WFUV [link], Fordham University’s public radio station for over 50 years, keeps making news.
According to the just-released Nielsen Audio PPM estimates for March, WFUV increased their weekly listeners by over 100,000 (29%) since the March 2017 book.
WFUV’s estimated weekly listeners in the Long Island metro were also up – 14%.
WFUV’s coverage area is not as big as stations transmitting from the Empire State Building but it does have advantages. As the map on the right shows, WFUV’s signal originates from the Bronx, several miles east of Manhattan.
This gives WFUV a clear shot into some of the most populated areas of Nassau and Suffolk counties. Plus online listeners can tune-in WFUV anywhere any time.
WNYC also did well in the March PPM ratings.
Both the AM and FM were up compared to March 2017. Classical WQXR stayed about the same.
Jazz WBGO is showing fewer weekly listeners in 2018 and 2017.
EMF’s K-Love franchise, WKLV, leads Pillar of Fire’s Star 99.1 (WAWZ) in the city but WAWZ leads WKLV in the area thanks to a large listening base in New Jersey.
Two Nielsen metros are adjacent to the city: Long Island and Northern New Jersey, which includes Middlesex, Somerset and Union counties.
In addition to WFUV’s success, WNYC-FM was also up a bit out on the Island.
WSUF and WSHU are in Fairfield, Connecticut, near Bridgeport.
In Northern New Jersey WNYC-FM has a lot of traffic.
There are many commuters to the city in these counties.
WQXR also doing well with suburbanites in Jersey,
WFUV does not put a signal into this metro.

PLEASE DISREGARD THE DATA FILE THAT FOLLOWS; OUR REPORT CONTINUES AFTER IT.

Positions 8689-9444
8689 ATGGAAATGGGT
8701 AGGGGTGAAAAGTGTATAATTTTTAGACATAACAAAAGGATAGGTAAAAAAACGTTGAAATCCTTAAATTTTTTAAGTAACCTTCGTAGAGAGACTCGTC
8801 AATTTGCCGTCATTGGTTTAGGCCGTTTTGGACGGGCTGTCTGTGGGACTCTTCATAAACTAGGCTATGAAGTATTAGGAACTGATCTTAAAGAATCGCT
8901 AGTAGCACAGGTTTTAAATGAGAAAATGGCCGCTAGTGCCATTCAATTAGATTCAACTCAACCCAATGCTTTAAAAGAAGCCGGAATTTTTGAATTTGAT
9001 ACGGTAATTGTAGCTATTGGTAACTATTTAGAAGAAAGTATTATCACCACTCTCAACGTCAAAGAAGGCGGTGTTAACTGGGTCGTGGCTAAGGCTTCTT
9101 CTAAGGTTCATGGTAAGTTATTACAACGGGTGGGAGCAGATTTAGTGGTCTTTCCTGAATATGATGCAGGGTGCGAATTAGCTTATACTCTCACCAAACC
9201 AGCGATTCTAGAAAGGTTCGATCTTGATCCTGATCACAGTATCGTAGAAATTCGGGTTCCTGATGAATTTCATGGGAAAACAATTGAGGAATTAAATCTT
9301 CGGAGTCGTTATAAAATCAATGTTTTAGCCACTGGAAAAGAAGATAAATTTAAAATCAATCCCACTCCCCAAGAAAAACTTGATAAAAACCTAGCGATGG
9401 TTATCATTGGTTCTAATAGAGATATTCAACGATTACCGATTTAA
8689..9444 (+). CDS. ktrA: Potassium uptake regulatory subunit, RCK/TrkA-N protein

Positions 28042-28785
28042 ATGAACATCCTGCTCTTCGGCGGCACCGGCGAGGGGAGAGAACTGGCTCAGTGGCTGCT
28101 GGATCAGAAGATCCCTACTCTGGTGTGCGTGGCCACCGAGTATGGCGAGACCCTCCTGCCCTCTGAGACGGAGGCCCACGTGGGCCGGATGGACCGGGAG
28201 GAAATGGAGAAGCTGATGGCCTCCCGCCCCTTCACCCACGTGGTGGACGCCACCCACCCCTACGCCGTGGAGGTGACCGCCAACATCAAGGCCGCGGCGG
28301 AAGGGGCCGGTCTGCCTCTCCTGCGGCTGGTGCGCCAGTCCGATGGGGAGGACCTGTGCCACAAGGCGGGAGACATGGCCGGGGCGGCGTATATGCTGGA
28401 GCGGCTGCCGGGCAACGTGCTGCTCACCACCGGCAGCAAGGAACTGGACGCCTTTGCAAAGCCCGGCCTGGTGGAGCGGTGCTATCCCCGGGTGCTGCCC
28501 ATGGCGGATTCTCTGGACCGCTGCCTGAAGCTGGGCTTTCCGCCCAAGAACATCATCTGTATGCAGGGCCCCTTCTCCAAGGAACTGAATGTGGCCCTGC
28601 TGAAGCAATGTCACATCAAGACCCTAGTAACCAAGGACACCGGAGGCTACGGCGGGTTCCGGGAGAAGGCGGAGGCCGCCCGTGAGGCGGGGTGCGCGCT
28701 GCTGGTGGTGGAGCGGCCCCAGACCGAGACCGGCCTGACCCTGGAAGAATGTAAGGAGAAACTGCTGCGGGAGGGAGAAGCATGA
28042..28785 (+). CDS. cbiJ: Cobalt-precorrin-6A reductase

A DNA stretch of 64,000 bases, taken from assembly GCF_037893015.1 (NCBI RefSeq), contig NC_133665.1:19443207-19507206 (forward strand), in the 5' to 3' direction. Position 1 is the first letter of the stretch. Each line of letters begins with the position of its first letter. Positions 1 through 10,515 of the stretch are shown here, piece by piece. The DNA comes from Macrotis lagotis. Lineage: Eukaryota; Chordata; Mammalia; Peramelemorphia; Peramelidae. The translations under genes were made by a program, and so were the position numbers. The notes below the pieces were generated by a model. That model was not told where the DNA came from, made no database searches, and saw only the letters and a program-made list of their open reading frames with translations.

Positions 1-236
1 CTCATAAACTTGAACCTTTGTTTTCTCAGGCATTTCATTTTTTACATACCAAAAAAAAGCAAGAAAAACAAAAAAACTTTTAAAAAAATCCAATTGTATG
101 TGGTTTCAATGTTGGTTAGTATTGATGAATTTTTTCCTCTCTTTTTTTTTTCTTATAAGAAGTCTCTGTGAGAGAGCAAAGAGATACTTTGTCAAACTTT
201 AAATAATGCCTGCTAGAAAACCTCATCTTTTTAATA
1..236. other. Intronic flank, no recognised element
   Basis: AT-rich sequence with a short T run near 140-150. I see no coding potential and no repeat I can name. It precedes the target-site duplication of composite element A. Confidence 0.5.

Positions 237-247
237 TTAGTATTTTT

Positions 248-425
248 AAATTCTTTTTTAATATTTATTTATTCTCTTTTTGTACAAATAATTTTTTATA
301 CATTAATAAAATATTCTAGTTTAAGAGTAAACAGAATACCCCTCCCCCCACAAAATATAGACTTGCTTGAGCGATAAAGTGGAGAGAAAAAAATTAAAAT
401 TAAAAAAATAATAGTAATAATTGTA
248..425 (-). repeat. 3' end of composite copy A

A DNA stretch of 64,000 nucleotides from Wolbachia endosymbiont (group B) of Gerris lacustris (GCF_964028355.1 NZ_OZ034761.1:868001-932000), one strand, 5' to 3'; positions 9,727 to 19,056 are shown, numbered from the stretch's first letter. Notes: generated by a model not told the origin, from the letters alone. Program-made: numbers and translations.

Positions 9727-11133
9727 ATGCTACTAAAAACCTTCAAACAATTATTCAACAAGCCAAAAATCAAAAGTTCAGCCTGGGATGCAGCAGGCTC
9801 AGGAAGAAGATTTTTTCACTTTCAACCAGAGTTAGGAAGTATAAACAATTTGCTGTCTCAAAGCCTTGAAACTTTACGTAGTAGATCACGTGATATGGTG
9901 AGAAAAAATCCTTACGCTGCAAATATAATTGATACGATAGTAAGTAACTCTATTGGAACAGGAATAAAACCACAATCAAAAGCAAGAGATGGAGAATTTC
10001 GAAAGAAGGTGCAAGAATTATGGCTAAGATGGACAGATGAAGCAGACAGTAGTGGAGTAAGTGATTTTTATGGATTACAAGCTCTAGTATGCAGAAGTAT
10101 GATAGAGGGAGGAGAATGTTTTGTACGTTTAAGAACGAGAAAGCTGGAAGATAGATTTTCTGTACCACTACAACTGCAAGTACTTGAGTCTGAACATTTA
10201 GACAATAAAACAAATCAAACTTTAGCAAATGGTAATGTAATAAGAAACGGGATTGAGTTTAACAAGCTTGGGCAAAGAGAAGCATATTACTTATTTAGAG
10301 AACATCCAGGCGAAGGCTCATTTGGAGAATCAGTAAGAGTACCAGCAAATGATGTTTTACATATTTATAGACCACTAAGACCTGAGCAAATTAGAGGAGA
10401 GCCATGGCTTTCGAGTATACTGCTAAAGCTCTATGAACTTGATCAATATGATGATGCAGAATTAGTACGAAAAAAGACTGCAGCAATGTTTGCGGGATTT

This chart shows estimated weekly listeners in the three metros combined, the greater New York area.
You can the see the ratings impact of WFUV's service to folks just east of the city.
WNYC-FM's 1,110,900 estimated weekly listeners is very impressive. Their game on the ground is strong.
WFUV is now approaching half a million weekly listeners.
NEW: COMPARISON OF NONCOMMERCIAL & COMMERCIAL NEWS & TALK STATIONS
Because of the intense interest in where people are hearing news, we are debuting a new composite chart showing the estimated weekly listeners and Average Quarter Hour share (AQH) for public and commercial news and talk stations. (One note: We are not including commercial Sports stations in our analysis.)
WINS has been the top news station in New York for quite a few years.
The format is “all news all of the time." You hear updates, headlines, breaking news, traffic reports, the latest weather and sports scores are available at 10-10 WINS 24/7. WCBS-AM is an older, sleepier version of WINS.
WOR-AM is your grandfather’s talk station. Chris Christie hangs out at WKXW-FM with other ditto-heads on Jersey 101.5.
WNYC-FM doesn’t have as many weekly listeners as the two big All News stations, but its AQH share indicates that WNYC-FM has more P1 listeners.
BLAST FROM THE PAST: NEW YORK NONCOM RADIO IN 2000
In Fall 2000, New York City was an Arbitron Diary market. At that time, Arbitron’s noncommercial radio distributor, the Radio Research Consortium (RRC), published top-line numbers for all measured noncom stations, regardless of whether a station subscribed. For radio geeks like me, seeing the audience performance of smaller stations like WSOU was a big part of the fun.
Back then WNYC AM/FM was still shaking off its karma as voice of the city. At the time, WQXR was a commercial station owned by the New York Times.
WBGO had around the same number of estimated weekly listeners in 2000 as it had in March 2018. Triple A WFUV has doubled their number of weekly listeners.
WBAI actually had listeners back in Fall 2000. They were raising plenty of money then and could pay for the lease for the transmitter. Ironically – now 18 years later – WBAI is abandoning the best transmission site in the nation.